The way sociologists and anthropologists get their data (at least, back when I studied such stuff) is largely through interviews supplemented by other kinds of observations.  Data from interviews per se are subjective, but you can make quantitative statements on the basis of subjective responses by saying such things as, "85% of the people said they saw the ghost."  The quantitative part has nothing to do with whether anybody actually saw a ghost but that 85% said they did.  (Anthropology literature I've read usually doesn't quote hard percentages but makes its points with words.  Results are still quantitative in that the words encapsulate lots of study, results of which can be reproducible.  The use of hard percentages would often suggest a precision that's not meaningful.) 
 
Psychologists can study hallucinations by recording responses of people who have hallucinations.  The hallucinations don't correspond to any outside reality, and the responses are subjective; but when the psychologist interviews hundreds of people suffering from hallucinations, he can nevertheless say something quantitative about hallucinations and how people experience them.  Similar experiments can be and have been done on color perception and and just about any other kind of perception imaginable.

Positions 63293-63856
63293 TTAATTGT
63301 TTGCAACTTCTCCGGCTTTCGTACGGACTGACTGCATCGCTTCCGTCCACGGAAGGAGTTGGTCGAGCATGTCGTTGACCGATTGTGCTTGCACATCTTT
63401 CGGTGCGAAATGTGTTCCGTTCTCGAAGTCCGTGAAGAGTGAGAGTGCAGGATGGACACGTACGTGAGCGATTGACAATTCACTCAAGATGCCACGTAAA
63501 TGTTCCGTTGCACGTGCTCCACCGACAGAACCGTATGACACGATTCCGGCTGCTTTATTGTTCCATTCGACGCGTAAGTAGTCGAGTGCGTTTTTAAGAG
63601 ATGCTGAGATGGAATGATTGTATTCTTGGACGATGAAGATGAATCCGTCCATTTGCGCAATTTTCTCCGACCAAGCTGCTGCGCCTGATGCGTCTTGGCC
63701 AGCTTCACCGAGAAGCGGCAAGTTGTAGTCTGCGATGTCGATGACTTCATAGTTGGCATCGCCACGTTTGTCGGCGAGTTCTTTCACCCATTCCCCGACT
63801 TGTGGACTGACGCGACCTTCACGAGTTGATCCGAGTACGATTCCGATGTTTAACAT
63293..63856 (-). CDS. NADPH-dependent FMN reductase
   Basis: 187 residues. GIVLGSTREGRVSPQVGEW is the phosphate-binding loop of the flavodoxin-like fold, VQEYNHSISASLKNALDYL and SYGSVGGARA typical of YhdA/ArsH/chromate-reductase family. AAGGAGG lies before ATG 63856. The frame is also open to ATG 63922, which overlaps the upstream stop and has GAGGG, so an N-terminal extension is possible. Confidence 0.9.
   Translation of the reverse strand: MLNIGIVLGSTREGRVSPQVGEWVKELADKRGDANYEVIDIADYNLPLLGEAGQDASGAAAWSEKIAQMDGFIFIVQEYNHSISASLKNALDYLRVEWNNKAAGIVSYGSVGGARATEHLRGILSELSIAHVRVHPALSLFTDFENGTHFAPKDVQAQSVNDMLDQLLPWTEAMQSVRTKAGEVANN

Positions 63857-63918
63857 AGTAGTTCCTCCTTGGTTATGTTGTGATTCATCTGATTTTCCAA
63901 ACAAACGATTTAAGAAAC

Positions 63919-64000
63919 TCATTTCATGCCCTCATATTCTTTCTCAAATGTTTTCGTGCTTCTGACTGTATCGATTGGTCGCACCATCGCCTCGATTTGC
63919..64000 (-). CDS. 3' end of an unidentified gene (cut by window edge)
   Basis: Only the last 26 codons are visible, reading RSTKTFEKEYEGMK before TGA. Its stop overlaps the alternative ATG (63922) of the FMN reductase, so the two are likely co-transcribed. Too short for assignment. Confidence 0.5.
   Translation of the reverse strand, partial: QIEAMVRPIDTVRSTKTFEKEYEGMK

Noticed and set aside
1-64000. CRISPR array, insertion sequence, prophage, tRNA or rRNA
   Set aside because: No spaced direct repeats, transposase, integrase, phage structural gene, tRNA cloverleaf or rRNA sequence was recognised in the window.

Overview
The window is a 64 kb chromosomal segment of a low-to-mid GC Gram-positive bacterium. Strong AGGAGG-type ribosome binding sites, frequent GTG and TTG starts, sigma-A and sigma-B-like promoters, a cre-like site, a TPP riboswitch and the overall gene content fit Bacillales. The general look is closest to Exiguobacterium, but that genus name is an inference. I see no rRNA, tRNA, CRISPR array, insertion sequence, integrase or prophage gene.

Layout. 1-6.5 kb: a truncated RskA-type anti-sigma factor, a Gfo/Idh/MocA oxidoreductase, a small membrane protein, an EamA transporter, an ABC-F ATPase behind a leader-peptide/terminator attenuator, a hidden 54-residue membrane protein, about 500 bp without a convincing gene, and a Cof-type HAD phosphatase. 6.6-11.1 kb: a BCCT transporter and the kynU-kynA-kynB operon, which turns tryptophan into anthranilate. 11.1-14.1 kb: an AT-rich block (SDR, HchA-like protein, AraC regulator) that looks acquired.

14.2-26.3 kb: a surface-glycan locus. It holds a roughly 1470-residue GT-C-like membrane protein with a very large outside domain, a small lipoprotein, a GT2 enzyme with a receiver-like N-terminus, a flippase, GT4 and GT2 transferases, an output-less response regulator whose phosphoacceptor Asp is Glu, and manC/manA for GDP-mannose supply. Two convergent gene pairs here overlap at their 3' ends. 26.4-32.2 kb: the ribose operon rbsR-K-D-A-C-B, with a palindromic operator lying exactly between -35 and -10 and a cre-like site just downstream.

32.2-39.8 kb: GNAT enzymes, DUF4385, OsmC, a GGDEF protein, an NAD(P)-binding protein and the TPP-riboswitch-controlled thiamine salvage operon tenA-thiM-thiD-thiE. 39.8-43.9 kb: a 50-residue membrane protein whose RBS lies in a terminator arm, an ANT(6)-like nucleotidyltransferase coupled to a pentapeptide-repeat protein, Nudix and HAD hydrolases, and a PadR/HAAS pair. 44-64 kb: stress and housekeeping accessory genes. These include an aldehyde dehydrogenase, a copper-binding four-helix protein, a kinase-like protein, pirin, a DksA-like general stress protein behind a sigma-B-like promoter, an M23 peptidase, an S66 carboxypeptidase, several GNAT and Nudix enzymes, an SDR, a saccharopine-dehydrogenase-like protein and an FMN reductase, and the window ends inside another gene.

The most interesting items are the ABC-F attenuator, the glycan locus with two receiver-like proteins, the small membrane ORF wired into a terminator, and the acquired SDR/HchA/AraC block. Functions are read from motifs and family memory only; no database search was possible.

The use of NMR in brain mapping often requires subjective responses of persons being monitored.  A single such response would be of little scientific value, but when you do the experiment on dozens and get a similar subjective response under the same conditions, then you have quantitative data based on subjective responses. 
 
Early in the last century physics was the model science, and the softer sciences wanted to remake themselves in the image of physics.  Most never came close.  This doesn't mean they aren't still sciences (by my definition). 
 
Don __________________________________________________________________ Get the name you've always wanted @ymail.com or @rocketmail.com! Go to http://ca.promos.yahoo.com/jacko/

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Received on Mon Dec 1 04:13:17 2008